Alabama Police Suggest Emantic Bradford Jr. Is To Blame For His Own Death
Releasing press release after press release might be the worst thing Hoover Police has done since the fatal shooting of Emantic Bradford Jr.
After it was revealed the 21-year-old wasn't the gunman in an Alabama mall shooting on Thanksgiving, the department has released another statement, suggesting the Army veteran is to blame for his death.
In a statement Monday (Nov. 26), Hoover Police claim Bradford was reportedly carrying his gun at the time of the shooting, which led responding officers to believe he was the gunman who shot an 18-year-old and a 12-year-old. Since the shooting last week, several reports were recounted after it was proven one of the officers shot the wrong person.
"We can say with certainty Mr. Bradford brandished a gun during the seconds following the gunshots, which instantly heightened the sense of threat to approaching police officers responding to the chaotic scene," the statement reads. "We extend sympathy to the family of Emantic J. Bradford of Hueytown, who was shot and killed during Hoover Police efforts to secure the scene in the seconds following the original altercation and shooting. The loss of human life is a tragedy under any circumstances."
Bradford's family and friends suggest that he was attempting to resolve the situation since he had a permit to carry his gun. Police officers were able to respond so quickly to the shooting because they were already in the Riverchase Galleria to monitor Black Friday shoppers.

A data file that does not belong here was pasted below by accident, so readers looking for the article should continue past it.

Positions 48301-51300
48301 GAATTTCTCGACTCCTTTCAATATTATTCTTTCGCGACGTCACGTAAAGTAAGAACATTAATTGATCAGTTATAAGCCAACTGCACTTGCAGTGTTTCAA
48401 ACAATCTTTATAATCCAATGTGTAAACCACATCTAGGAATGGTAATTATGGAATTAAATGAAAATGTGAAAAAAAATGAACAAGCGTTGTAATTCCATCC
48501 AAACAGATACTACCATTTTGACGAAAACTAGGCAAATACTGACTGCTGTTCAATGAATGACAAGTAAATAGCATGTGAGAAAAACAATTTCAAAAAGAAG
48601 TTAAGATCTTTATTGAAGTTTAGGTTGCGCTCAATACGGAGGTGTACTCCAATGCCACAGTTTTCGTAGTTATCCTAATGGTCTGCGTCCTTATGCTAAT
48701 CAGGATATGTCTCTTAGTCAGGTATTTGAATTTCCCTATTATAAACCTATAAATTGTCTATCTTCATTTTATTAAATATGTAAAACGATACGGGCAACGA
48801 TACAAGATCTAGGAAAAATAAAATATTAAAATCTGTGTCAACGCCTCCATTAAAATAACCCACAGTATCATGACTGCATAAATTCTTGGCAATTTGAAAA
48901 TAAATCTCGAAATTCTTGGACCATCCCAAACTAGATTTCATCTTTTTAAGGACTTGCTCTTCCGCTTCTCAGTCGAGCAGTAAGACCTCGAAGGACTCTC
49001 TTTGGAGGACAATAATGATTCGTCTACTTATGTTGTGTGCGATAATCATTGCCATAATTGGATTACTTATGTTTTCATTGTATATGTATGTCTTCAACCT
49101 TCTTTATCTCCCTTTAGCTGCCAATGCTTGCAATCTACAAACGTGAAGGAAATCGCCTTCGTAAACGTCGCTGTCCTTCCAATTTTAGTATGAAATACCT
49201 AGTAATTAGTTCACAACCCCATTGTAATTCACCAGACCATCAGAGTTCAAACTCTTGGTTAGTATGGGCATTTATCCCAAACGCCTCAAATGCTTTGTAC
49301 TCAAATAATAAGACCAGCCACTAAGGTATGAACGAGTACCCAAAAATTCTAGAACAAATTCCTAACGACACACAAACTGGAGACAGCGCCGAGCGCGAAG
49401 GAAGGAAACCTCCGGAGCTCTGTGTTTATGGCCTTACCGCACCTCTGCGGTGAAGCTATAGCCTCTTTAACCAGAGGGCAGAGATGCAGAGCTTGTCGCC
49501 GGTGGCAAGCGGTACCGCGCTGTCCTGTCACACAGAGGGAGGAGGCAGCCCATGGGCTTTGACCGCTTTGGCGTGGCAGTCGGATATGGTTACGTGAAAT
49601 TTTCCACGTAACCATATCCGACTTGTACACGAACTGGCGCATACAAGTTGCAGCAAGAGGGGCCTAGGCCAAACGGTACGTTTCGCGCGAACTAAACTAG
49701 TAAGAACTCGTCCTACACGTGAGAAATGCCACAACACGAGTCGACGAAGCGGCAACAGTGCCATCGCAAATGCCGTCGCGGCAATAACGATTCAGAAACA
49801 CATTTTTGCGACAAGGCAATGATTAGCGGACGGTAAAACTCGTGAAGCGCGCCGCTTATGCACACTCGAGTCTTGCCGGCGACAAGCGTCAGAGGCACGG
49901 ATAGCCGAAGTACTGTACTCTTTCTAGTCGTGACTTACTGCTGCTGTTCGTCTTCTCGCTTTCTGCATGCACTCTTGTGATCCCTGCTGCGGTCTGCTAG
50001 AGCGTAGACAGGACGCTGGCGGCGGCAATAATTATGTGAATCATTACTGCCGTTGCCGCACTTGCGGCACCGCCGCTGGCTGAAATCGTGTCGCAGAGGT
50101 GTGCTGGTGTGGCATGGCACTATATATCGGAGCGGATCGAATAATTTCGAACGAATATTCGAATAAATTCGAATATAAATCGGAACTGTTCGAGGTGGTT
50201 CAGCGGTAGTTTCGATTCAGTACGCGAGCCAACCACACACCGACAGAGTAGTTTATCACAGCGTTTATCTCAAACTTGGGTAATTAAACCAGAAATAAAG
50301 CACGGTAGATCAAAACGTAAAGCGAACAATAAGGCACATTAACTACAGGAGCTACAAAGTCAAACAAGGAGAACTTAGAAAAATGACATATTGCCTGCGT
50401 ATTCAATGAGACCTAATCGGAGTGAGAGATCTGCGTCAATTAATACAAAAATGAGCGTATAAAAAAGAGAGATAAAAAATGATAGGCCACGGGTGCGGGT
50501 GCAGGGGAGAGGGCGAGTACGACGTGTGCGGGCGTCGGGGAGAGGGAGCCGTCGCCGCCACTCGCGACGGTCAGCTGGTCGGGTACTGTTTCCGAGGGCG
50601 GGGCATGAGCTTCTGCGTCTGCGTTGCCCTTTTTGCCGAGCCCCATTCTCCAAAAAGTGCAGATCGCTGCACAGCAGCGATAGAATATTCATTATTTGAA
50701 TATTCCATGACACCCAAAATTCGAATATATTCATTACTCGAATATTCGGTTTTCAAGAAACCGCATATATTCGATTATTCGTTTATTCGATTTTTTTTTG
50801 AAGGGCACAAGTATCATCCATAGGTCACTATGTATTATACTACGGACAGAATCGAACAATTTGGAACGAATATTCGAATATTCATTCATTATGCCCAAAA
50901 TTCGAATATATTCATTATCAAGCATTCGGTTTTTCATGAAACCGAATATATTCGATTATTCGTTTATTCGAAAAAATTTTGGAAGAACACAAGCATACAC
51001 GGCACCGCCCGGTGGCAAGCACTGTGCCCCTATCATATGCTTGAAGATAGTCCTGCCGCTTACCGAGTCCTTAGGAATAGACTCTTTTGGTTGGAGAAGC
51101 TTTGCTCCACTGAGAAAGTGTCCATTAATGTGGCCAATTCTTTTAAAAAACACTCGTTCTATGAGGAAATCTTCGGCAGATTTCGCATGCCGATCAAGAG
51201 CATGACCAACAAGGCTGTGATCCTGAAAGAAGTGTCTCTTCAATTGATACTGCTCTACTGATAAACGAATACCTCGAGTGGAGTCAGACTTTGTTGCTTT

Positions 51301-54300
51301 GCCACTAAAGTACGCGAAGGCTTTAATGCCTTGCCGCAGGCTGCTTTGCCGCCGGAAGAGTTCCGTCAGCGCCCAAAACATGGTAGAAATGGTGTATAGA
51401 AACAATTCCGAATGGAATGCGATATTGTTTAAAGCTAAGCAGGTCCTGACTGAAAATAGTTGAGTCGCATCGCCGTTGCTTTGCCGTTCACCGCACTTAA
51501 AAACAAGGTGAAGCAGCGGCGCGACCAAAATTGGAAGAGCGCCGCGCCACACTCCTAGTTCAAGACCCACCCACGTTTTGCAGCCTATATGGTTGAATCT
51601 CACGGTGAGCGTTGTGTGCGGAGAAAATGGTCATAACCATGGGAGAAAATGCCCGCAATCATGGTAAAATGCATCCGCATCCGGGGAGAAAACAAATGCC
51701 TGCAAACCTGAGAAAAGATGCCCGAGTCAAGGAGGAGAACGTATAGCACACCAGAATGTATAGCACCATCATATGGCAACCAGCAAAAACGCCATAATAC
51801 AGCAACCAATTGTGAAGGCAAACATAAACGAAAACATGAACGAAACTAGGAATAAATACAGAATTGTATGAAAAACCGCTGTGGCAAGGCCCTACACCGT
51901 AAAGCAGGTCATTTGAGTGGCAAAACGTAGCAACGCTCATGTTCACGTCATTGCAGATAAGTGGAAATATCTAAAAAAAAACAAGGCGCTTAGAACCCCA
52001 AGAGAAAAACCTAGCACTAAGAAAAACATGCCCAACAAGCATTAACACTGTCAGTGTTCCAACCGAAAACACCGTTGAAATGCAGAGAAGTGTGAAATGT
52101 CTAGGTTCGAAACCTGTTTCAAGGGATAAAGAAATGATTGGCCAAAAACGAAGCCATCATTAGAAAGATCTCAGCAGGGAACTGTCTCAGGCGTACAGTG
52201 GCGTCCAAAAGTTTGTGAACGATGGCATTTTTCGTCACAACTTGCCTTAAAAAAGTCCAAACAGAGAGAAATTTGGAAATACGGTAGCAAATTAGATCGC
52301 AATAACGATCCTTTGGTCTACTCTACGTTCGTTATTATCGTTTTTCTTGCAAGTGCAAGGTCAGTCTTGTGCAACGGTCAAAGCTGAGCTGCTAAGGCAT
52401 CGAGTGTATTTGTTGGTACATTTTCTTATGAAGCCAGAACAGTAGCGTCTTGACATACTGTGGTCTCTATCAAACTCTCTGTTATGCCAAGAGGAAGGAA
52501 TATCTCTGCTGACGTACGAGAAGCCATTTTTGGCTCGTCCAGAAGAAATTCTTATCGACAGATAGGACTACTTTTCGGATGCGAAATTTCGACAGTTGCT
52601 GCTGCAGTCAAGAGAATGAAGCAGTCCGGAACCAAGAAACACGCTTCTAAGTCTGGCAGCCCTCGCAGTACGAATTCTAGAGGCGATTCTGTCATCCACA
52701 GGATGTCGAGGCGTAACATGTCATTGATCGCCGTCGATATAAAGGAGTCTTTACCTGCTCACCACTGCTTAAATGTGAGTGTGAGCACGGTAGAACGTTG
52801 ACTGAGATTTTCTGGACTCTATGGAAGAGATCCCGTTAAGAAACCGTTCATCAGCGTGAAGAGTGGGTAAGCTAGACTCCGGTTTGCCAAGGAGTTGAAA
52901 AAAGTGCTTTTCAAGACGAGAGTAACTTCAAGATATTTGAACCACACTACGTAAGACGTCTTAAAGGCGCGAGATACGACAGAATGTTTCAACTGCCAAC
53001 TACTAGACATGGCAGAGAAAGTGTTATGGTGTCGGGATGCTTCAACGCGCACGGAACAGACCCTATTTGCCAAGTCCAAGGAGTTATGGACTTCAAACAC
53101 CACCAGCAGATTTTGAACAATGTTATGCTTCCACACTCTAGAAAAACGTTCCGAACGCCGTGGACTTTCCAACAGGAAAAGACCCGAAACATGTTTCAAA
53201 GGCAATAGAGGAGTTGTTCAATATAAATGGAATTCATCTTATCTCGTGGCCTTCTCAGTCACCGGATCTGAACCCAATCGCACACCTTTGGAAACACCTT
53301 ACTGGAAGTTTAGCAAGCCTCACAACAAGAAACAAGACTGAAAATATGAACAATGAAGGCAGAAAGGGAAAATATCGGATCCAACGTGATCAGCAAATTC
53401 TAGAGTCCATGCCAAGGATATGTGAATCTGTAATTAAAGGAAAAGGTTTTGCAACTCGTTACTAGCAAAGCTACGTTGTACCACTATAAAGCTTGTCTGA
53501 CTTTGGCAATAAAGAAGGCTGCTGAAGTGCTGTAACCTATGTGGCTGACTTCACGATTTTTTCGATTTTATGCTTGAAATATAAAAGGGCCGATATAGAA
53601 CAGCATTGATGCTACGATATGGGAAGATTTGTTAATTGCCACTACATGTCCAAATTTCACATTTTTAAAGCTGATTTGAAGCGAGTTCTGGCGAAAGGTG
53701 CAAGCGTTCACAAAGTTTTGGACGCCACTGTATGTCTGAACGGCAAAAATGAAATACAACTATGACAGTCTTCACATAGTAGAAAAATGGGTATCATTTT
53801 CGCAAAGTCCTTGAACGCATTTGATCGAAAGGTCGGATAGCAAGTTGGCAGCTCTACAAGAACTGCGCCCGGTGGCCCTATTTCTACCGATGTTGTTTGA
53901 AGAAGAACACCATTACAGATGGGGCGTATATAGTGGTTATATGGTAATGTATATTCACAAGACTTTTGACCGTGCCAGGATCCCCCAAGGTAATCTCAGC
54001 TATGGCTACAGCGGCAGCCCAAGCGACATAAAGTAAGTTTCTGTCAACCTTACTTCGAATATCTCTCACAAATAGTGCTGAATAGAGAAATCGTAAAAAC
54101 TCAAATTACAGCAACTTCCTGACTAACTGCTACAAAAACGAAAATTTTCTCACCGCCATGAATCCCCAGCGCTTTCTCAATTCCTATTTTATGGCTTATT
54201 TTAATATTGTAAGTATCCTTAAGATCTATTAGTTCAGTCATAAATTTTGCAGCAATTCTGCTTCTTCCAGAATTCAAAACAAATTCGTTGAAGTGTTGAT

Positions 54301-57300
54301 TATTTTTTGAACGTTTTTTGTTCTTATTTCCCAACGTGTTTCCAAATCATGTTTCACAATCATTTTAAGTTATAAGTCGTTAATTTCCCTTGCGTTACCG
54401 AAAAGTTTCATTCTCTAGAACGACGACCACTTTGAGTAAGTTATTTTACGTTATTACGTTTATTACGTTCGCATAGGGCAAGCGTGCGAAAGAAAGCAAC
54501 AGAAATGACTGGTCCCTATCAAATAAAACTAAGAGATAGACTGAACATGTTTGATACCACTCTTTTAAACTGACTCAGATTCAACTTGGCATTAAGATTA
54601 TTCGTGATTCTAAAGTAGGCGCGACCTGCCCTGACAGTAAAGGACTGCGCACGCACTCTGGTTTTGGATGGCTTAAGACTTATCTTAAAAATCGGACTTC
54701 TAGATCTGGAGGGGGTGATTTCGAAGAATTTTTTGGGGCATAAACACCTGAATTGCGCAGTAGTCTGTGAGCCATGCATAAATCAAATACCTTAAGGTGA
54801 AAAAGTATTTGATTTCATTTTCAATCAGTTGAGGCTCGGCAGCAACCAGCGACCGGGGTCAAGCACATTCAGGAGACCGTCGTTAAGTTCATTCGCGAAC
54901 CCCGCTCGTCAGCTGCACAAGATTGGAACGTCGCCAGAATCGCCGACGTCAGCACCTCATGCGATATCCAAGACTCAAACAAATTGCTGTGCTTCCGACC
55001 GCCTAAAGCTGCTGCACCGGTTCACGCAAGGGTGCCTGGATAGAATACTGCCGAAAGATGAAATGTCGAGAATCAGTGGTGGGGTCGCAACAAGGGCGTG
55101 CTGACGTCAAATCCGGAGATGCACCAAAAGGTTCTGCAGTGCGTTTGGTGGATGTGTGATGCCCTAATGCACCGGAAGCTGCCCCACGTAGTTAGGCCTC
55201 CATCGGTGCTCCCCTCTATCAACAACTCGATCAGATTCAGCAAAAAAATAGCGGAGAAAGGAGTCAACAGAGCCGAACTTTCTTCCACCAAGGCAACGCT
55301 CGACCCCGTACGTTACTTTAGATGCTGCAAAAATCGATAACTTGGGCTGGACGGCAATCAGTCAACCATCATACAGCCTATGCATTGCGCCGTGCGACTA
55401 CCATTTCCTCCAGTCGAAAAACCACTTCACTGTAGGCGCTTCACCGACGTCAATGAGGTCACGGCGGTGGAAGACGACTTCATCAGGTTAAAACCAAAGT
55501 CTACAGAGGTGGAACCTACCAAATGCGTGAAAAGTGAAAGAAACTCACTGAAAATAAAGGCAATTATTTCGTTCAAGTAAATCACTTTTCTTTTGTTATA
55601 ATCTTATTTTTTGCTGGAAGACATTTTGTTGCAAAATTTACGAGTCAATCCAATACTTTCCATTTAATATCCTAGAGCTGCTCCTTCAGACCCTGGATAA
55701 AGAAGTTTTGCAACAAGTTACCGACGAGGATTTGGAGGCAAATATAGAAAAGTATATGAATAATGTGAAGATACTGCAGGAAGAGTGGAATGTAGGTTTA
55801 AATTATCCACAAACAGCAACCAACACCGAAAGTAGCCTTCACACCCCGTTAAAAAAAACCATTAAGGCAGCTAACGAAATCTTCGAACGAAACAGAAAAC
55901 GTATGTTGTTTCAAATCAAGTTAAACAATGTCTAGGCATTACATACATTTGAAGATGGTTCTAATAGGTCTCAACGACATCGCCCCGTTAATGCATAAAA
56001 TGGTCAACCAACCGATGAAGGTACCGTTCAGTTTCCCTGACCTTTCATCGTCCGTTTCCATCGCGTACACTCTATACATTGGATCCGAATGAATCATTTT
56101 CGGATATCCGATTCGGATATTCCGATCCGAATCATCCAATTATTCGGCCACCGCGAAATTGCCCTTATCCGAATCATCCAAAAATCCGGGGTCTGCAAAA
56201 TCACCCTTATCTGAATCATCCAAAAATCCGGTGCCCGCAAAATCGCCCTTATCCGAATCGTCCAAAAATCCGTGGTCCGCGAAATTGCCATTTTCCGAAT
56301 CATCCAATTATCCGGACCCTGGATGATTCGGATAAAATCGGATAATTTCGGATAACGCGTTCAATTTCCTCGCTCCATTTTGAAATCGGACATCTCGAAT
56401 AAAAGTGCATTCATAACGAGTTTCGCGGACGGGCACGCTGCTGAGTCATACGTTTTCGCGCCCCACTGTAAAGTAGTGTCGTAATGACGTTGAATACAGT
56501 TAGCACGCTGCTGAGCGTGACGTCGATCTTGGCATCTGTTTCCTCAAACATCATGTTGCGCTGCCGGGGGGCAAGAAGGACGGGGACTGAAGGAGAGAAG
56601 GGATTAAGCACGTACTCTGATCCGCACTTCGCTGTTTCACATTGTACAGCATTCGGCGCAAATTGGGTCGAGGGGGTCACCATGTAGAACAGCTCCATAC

Emantic Bradford Sr., Bradford's father, said his son was falsely portrayed as a criminal and that they were never informed of their son's passing until they saw it on social media. As of Sunday, the family hasn't heard from Hoover police or the city's mayor Frank V. Brocato.
NPR reports civil rights lawyer Benjamin Crump will represent the Bradford family. At a press conference at Birmingham's Kelly Ingram Park Sunday (Nov. 25), the family slammed the Hoover police for their mishandlings. Bradford Sr., who is a retired Birmingham jail employee, said his son was seen as a villain to America. They also grieved over deciding whether to have an open or closed casket funeral because their son was shot in the face.
"My son is gone. I can't get him back ... you vilified my son," he said. Speaking to reporters, family members said Bradford Jr. was taking care of his father, who is battling cancer.
The Jefferson County Sheriff's Department has received body camera and other footage of the shooting. They haven't announced plans to make it available for public viewing.